Jeff Tweedy has become a sort of Windy City equivalent of Jack White, his influence proliferating through his own projects and his productions of such as Mavis Staples, White Denim, Low and Richard Thompson. Last year, he unveiled his new double album Sukierae, recorded with his son, Spencer, on drums; but just when it seems we might be approaching peak Tweedy, he bowls another googly by suddenly issuing the latest Wilco album for free via the band’s website.
Even by Wilco’s adventurous standards, Star Wars is possibly the most unusual, exploratory work of the band’s existence. It would be hard, given the bursts of angular, metallic guitar that score these songs like diamonds across a window pane, to persuade a newcomer that this was once a band firmly entrenched in alt.country Americana. And doubtless there will be many fans of that older-style Wilco who will be reassured by not having to pay for an album perhaps not entirely to their taste; although anyone who has caught the band live in the past decade will not be shocked by the wilder shores of Star Wars.
There’s no attempt made to disguise their intentions: the album opens with a brief, atonal guitar instrumental called “EKG”, its jerky, darting lines at sharp angles to one another, careering towards a premature crash-landing. But it’s not so much the throwing-down of a gauntlet as an invitation to the thrill of the unexpected, prefiguring a zig-zag course during which the band never settle into one style for longer than a song or two at a time.“More…” wanders dizzily along on woozy, stumblebum guitar figures, until swamped by a wave of distortion; then the band’s Seventies influences take the reins for “Random Name Generator”, built around the kind of waspish, distorted guitar riff that 10cc favoured on Sheet Music. The title perhaps explains a lyric whose non sequiturs continue Wilco’s taste for “exquisite corpse” writing methods. But before you’ve figured what it’s about, further keening guitar lines wing in to push the song to its conclusion, and it no longer matters.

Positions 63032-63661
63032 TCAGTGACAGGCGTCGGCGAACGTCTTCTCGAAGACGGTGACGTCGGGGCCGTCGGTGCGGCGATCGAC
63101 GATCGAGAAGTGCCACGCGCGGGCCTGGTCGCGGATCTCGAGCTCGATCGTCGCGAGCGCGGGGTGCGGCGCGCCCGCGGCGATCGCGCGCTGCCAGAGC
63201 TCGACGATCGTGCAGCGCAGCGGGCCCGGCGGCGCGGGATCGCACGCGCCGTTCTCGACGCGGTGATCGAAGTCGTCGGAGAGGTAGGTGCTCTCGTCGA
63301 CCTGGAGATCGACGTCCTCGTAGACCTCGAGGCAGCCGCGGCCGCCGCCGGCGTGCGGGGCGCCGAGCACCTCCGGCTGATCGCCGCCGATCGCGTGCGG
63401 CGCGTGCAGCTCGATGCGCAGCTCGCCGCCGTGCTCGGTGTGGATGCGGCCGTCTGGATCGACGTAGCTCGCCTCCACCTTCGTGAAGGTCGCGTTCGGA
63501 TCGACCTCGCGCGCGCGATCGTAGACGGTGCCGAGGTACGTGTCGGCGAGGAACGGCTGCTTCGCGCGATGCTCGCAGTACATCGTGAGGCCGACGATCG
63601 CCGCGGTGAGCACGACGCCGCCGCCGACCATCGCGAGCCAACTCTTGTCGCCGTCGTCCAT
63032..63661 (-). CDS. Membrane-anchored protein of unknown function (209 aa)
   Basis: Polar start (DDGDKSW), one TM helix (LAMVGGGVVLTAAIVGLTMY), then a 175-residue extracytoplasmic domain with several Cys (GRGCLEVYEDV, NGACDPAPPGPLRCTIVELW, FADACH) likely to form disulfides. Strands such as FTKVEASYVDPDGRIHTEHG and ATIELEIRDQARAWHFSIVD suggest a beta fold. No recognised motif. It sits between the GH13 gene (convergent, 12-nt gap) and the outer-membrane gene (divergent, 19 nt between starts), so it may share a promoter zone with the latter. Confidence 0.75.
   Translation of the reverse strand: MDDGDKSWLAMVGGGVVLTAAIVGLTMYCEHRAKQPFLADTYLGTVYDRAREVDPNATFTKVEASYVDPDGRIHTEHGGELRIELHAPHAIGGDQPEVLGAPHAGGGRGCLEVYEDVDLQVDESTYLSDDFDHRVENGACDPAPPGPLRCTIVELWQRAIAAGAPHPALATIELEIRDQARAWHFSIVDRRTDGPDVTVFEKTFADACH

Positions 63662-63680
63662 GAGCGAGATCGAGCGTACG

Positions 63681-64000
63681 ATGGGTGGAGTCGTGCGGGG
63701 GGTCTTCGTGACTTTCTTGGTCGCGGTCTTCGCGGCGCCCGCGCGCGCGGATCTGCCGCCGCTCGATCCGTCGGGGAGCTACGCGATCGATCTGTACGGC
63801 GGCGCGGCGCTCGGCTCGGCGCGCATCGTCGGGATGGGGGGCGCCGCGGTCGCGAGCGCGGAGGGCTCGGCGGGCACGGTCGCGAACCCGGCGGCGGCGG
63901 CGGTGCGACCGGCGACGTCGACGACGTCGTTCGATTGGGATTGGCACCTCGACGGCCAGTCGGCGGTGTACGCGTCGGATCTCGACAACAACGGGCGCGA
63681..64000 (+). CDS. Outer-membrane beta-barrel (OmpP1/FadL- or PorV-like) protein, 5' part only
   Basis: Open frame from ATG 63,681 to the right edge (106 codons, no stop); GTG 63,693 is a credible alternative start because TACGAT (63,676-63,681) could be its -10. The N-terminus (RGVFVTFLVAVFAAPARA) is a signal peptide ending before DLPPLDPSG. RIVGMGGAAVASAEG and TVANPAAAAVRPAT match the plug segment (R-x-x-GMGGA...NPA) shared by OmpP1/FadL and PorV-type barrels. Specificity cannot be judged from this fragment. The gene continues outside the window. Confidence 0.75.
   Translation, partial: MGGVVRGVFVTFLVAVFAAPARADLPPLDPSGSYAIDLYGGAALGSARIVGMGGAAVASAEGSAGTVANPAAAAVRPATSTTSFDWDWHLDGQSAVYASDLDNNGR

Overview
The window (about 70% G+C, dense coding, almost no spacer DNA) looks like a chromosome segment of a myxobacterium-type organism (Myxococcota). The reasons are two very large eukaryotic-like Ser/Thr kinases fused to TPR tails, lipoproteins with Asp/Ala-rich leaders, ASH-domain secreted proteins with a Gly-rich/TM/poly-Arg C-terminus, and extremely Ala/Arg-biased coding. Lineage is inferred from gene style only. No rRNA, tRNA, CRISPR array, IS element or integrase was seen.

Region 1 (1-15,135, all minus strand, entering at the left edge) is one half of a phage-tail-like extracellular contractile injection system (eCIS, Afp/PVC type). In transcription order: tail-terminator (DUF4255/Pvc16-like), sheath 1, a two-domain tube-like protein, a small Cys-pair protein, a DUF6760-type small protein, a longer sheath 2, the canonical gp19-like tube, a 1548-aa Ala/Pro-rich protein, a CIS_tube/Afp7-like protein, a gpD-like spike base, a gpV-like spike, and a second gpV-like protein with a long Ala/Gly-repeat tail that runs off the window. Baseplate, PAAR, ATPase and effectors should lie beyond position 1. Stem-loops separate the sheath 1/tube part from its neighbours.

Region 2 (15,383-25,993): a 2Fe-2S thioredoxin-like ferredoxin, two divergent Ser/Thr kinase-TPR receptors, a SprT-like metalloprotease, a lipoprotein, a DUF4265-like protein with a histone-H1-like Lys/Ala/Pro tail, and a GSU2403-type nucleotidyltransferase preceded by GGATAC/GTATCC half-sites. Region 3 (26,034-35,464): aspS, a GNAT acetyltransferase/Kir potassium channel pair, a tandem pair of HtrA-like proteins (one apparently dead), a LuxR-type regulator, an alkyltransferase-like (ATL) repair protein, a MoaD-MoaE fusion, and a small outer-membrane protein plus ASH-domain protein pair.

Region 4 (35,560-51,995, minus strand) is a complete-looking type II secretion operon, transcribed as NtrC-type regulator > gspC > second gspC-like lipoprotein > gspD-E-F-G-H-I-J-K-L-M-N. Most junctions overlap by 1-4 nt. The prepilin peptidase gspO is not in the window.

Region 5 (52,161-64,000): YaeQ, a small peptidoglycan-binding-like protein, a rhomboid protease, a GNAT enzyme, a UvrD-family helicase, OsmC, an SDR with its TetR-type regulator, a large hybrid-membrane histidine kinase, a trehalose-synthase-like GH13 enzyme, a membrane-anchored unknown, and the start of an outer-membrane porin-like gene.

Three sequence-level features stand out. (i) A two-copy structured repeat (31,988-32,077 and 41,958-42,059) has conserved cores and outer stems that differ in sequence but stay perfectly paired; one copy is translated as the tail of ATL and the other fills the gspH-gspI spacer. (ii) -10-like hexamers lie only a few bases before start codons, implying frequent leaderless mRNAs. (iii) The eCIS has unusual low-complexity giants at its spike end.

At five minutes, “You Satellite” is the longest track, its opening bricolage of guitar noise threatened by a looming grunge riff, before layers of counterpoint guitar lines pick out lovely harmonic intervals which control the song’s final shape. It’s a brilliant exercise in musical metamorphosis which alone justifies the download, whilst setting up the ensuing “Taste the Ceiling”, a genially honest love song in which Tweedy’s Lennon-esque drawl is the perfect vehicle for a sentiment like “I’m only asking for a moment of the truth… I could never leave the part of me that you refuse”.
A similarly stubborn sentiment marks “Pickled Ginger” (“No one tells me how to be saved”), before “Where Do I Begin” evokes The Replacements’ Paul Westerberg at his most wracked. Further tart, atonal sprays of guitar feature in “Cold Slope” and “King of You”, but it’s likely to be the closer “Magnetized” that becomes the album’s most popular track. Again, the band’s Beatle influences are to the fore, with warm organ chords beneath Tweedy’s Lennon-lite delivery, a McCartney-mild piano progression and a Harrison-ic guitar swoon. It’s a beautiful, open love song that finds Tweedy “magnetized” by a picture of him with his beloved, and as a warbling theremin leads to a gently euphoric Mercury Rev-style climax, it leaves one marvelling at how such an initially spiky, confrontational album can resolve in such a lovely, warm manner. But then, that’s the magic of albums for you, eh?Reuse content